Board Defends Streamlining Efforts, Addresses Skepticism Over Prioritization Framework

The IASB is facing scrutiny over its proposed prioritization framework, aimed at streamlining project selection, with some members of its oversight committee questioning its clarity and transparency. The framework, designed to provide a consistent approach to prioritizing projects between agenda consultations, was met with skepticism by some members of the Due Process Oversight Committee (DPOC), who argued it lacked clear guidelines for making judgment calls. “I just feel very much that this is not clear from this paper how you do it, and you have concepts, and you have lots of suggestions,” DPOC Chair Theresa Ko said. “I do recommend and if I may suggest and ask you to come back with a short paper to show what is the proposed change, how you reflect what you want to do.” The IASB’s chair and senior staff defended the framework, saying it would provide a common language and discipline for prioritizing projects, rather than a set of rigid rules. But they acknowledged the need for further testing and refinement before considering its inclusion in the due process handbook. The discussions also raised concerns about the framework’s applicability to the International Sustainability Standards Board (ISSB), which was not directly engaged in its development. The DPOC will continue to review the framework, with a decision on its inclusion in the due process handbook pending further review and feedback.


Plan Is to Streamline Hedge Accounting with Upcoming Proposal

FASB has voted to issue a proposal to address six issues in hedge accounting, aiming to clarify existing guidance and simplify the application of hedge accounting in certain areas. The proposal will be issued with a 60-day comment period, considering the narrow nature of the amendments and the complexity of the issues being addressed. The guidance would apply to all entities, the board agreed. Early adoption would be permitted on any date after the issuance of a final update. “I just would emphasize on any date means on any date—it doesn’t mean as of the beginning of the period or the reporting period, it means any date,” FASB Chair Richard Jones said. The proposal would aim to improve hedge accounting, specifically in the areas of cash flow hedges, fair value hedges, and net investment hedges. The guidance would clarify existing guidance, reduce uncertainty and diversity in practice, and address inconsistencies in the application of hedge accounting rules, according to the discussions. FASB members said the potential benefits would justify the potential implementation costs, as companies would benefit from simplified ongoing effectiveness and similar risk assessments, expanded population of valid economic hedging strategies, and the ability to better reflect their risk management strategies in their financial statements.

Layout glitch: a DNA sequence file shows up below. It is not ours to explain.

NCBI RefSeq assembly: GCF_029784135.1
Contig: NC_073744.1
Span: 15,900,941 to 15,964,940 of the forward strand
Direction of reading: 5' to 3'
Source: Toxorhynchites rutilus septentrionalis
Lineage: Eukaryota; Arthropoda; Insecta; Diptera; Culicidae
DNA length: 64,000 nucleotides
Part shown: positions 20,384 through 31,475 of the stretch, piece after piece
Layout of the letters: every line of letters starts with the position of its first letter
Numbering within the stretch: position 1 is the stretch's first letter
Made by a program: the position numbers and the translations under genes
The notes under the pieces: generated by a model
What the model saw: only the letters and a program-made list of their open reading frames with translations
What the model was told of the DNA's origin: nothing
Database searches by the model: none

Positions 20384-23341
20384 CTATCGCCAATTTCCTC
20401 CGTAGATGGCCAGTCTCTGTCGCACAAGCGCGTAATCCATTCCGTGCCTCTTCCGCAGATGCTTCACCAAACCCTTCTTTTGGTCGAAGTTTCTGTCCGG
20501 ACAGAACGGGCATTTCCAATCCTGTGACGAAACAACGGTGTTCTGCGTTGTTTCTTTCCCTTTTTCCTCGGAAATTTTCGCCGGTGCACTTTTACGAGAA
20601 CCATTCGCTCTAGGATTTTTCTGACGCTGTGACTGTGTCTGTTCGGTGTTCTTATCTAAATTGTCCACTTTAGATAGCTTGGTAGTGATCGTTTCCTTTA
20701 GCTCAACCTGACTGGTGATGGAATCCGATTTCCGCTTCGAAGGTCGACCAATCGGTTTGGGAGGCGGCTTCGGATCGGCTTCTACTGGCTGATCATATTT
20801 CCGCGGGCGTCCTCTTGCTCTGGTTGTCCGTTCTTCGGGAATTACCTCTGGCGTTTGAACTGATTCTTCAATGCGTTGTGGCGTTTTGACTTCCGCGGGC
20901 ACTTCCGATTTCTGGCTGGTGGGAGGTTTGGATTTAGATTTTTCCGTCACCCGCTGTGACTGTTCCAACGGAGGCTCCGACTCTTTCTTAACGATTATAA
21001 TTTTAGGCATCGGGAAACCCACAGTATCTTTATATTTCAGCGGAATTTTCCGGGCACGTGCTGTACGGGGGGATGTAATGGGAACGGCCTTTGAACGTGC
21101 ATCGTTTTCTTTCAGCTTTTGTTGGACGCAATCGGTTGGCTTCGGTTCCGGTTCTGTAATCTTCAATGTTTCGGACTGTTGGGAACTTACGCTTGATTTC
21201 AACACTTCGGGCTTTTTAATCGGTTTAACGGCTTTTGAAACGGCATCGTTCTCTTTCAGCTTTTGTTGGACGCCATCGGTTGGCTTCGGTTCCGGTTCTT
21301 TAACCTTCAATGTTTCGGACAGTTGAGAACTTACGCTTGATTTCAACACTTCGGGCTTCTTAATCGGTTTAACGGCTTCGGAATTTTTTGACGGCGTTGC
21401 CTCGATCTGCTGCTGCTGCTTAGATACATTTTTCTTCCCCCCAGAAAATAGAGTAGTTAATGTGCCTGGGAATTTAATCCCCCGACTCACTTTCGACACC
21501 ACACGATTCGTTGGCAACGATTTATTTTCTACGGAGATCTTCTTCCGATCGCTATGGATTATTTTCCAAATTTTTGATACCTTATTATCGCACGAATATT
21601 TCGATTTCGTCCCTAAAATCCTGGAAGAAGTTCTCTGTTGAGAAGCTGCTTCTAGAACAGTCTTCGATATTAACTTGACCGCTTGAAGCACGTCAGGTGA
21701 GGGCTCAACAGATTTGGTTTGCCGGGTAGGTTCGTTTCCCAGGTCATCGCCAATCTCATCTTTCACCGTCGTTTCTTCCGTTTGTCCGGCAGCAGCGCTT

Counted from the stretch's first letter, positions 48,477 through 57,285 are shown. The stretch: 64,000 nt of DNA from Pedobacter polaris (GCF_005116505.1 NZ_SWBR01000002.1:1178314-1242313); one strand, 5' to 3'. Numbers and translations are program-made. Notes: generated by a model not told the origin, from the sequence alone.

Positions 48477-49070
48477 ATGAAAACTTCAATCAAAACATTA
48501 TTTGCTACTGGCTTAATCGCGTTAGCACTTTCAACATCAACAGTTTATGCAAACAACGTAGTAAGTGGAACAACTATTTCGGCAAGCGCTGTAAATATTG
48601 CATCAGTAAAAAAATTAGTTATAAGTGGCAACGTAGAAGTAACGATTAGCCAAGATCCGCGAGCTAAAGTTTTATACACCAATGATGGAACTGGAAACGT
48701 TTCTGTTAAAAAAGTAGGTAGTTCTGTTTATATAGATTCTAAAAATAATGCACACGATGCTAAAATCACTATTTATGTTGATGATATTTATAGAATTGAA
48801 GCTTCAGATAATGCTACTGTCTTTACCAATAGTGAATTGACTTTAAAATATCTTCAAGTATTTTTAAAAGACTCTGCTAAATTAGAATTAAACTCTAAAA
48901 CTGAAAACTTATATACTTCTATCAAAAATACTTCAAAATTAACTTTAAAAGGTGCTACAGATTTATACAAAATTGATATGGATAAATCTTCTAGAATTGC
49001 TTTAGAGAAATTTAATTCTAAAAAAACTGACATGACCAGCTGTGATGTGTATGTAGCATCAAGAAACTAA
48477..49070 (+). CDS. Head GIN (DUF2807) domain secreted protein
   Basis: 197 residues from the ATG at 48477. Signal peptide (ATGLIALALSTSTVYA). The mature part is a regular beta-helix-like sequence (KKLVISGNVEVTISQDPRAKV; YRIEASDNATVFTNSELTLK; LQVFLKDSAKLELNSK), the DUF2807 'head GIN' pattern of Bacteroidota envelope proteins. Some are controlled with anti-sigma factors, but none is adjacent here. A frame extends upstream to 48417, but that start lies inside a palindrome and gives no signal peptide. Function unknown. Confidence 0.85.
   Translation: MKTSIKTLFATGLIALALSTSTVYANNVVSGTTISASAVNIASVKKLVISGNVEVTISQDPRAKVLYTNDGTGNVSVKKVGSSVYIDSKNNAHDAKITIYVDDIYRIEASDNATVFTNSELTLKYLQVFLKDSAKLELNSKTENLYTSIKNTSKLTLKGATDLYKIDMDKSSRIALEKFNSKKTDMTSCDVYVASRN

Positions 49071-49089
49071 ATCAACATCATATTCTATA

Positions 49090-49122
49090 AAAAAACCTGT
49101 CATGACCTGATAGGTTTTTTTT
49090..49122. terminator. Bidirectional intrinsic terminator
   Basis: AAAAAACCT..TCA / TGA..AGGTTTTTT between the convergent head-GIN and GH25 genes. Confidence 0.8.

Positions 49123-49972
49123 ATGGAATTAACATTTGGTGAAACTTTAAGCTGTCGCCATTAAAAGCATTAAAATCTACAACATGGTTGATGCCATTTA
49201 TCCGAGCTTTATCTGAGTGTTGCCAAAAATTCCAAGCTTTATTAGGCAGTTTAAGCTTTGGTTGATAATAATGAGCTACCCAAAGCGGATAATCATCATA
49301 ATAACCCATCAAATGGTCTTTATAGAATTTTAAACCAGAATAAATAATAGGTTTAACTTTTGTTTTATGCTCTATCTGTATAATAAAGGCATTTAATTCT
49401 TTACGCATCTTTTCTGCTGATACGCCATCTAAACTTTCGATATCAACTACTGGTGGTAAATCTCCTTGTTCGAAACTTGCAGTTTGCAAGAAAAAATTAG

Review Finds that Pension Transparency and Accountability Improved by Standards

GASB has released a comprehensive Post-Implementation Review (PIR) report on its pension accounting standards, finding that the standards have significantly improved transparency and accountability in state and local governments. The report, published on June 3, examines the effectiveness of Statements 67, Financial Reporting for Pension Plans, and 68, Accounting and Financial Reporting for Pensions, which took effect in 2013 and 2014, respectively. The standards aimed to enhance financial reporting, decision-making, and accountability in the public sector. According to the report, GASB’s standards have achieved their objectives, providing users with decision-useful information about pension plans and pensions. The recognition of net pension liability, a more comprehensive measure of pension expense, and enhanced note disclosures have all contributed to better “decision-useful information that enhances the value of the information for assessing accountability and interperiod equity.” Statements 67 and 68 are generally working well, but some users are having trouble with certain parts, such as calculating pension deferrals, sharing costs, and applying rules to closed or frozen plans, according to the report. “Those challenges may indicate a potential opportunity for additional clarification as well as educational and outreach efforts.” While the report does not “suggest any significant unanticipated consequences,” it notes three peripheral consequences of the standards’ implementation: increased funding for pension plan contributions, changes in investment portfolios, and a decrease in the average discount rate utilized. These consequences demonstrate the impact of the standards on governments’ financial management and decision-making.